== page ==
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The Transformational Path of Jesus

I know of no spiritual path which does not presume some kind of significant personal transformation will occur if followed and practiced. By transformation, I mean to experience a change in our understanding of what is real and discovering who and what we really are as humans in this universe. The language may be different, the steps in a different order, the emphasis slightly unique. But I have found there are far more similarities than there are differences between most of the well-known traditions. Their common goal is to learn how to live with a wide awake mind, an open heart and an absence of suffering. For many it also means cultivating the experience of joy.

I have explained in many places my understanding of Jesus’ idea of God’s Realm, or Kingdom, or Heaven, or Sacred Unity. This was not a place where one goes after death, but rather are descriptive words that refer to a state of mind. It is not a place but an experience of the Divine which is available to any of us in the here and now. And I believe Jesus laid out a path for us both by his teaching and his life which could lead one to a personal experience of this elevated state of mind. The Christian contemporaries refer to this as illumination brought on by kenosis or self-emptying. The Buddhist might call this enlightenment, kensho or satori, achieved by meditation and living the Eightfold Path. A Hindu might use the term, moksha, meaning freedom.

If we dig a little deeper, we can find some differences in these respective teachings intended to lead to transformation. I believe these differences may be more nuance than substance. For example, the Eastern teachers seem to put more emphasis on withdrawal, silence, and meditation. Jesus’ path seems to emphasize more engaging, reaching out, and risk-taking. While we do know that Jesus went off to pray frequently, it is not clear if he had an active meditation practice. It may simply have been assumed by his followers and even his culture at the time. My own presumption is that he did.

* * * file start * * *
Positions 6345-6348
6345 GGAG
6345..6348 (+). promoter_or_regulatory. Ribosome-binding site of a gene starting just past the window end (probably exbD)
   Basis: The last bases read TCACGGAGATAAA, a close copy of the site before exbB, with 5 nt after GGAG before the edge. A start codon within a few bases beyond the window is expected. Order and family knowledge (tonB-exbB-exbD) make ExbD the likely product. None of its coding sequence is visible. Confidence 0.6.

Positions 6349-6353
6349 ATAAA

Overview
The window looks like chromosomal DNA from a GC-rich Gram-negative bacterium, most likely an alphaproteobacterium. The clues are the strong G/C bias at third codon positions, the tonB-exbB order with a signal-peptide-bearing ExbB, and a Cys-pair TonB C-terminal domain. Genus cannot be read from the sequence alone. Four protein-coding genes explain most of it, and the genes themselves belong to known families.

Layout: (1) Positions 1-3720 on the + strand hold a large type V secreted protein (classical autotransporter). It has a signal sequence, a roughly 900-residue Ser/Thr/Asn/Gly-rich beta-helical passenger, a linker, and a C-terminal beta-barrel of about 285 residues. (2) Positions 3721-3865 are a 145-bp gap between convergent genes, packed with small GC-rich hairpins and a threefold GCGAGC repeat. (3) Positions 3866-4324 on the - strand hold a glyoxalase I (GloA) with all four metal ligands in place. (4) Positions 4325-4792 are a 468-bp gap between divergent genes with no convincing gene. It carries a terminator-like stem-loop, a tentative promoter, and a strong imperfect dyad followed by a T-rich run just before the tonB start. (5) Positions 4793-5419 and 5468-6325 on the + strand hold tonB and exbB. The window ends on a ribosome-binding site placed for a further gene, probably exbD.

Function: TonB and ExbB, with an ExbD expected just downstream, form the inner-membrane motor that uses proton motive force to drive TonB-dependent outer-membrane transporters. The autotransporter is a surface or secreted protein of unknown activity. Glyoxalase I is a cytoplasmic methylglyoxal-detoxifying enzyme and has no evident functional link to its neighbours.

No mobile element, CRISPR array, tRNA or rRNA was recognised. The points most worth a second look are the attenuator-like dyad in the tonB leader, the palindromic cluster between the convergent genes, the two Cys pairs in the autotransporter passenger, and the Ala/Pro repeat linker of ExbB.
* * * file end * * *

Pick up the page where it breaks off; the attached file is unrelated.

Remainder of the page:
Let me be clear, I am referring here to the path and not the end goal. I am certain any Buddhist who is trying to live by the Nobel Eightfold Path is by nature engaging, reaching out and risking. What is common to all of these paths, in spite of their differences, is the assumption that if more people followed the path, they would become more awake to the suffering caused in large part by the inequality of social systems. If more people became awake to these inequities and lived with compassionate hearts, eventually the world would also be transformed. It is my sincere belief that Jesus, in spite of his difficult situation, believed there could be a new, transformed world order. is frequently challenged by those who believe we do not address social justice issues often enough or some would suggest, not at all. It should be obvious to anyone who actually reads our material that we do address social injustice and social issues. However, it has always been my belief that if we take on these issues and conflicts without an open heart, without some kind of internal transformation, it is too easy to become angry, add to the conflict, and frankly be less effective. It is also a recipe for burnout.

In his book, The Heart of Christianity, Marcus Borg writes Christian life should be relational and transformational. According to Borg, there are really two transformations needed and they are “twins.” He suggests one is a personal and spiritual and the other is communal, social and political.